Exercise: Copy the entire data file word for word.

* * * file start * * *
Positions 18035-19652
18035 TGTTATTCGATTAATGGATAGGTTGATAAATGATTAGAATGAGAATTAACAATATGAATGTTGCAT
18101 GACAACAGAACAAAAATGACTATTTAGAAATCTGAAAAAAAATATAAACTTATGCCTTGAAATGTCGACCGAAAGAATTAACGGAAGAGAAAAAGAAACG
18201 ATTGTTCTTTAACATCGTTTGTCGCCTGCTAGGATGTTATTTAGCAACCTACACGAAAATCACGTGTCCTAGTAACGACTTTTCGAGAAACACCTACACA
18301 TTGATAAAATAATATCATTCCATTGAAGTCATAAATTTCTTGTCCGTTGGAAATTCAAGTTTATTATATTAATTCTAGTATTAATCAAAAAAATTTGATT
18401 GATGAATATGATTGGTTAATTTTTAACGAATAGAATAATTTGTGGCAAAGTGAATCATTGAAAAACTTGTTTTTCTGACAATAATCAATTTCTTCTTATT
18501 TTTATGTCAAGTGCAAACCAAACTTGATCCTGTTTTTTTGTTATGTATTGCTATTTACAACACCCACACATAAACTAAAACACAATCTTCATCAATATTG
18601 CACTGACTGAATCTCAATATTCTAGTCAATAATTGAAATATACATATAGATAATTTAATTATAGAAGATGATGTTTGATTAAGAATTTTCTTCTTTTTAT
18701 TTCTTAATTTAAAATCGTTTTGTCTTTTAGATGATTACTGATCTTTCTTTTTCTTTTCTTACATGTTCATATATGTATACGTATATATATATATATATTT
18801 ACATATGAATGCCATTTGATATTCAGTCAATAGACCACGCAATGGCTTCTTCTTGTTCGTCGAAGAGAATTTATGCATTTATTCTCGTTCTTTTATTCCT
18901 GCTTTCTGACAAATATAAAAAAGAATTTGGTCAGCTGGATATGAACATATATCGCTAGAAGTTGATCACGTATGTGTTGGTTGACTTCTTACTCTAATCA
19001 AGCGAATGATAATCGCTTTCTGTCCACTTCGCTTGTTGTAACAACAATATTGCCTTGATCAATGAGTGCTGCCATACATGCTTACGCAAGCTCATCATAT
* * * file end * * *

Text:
Positions 18035-19652
18035 TGTTATTCGATTAATGGATAGGTTGATAAATGATTAGAATGAGAATTAACAATATGAATGTTGCAT
18101 GACAACAGAACAAAAATGACTATTTAGAAATCTGAAAAAAAATATAAACTTATGCCTTGAAATGTCGACCGAAAGAATTAACGGAAGAGAAAAAGAAACG
18201 ATTGTTCTTTAACATCGTTTGTCGCCTGCTAGGATGTTATTTAGCAACCTACACGAAAATCACGTGTCCTAGTAACGACTTTTCGAGAAACACCTACACA
18301 TTGATAAAATAATATCATTCCATTGAAGTCATAAATTTCTTGTCCGTTGGAAATTCAAGTTTATTATATTAATTCTAGTATTAATCAAAAAAATTTGATT
18401 GATGAATATGATTGGTTAATTTTTAACGAATAGAATAATTTGTGGCAAAGTGAATCATTGAAAAACTTGTTTTTCTGACAATAATCAATTTCTTCTTATT
18501 TTTATGTCAAGTGCAAACCAAACTTGATCCTGTTTTTTTGTTATGTATTGCTATTTACAACACCCACACATAAACTAAAACACAATCTTCATCAATATTG
18601 CACTGACTGAATCTCAATATTCTAGTCAATAATTGAAATATACATATAGATAATTTAATTATAGAAGATGATGTTTGATTAAGAATTTTCTTCTTTTTAT
18701 TTCTTAATTTAAAATCGTTTTGTCTTTTAGATGATTACTGATCTTTCTTTTTCTTTTCTTACATGTTCATATATGTATACGTATATATATATATATATTT
18801 ACATATGAATGCCATTTGATATTCAGTCAATAGACCACGCAATGGCTTCTTCTTGTTCGTCGAAGAGAATTTATGCATTTATTCTCGTTCTTTTATTCCT
18901 GCTTTCTGACAAATATAAAAAAGAATTTGGTCAGCTGGATATGAACATATATCGCTAGAAGTTGATCACGTATGTGTTGGTTGACTTCTTACTCTAATCA
19001 AGCGAATGATAATCGCTTTCTGTCCACTTCGCTTGTTGTAACAACAATATTGCCTTGATCAATGAGTGCTGCCATACATGCTTACGCAAGCTCATCATAT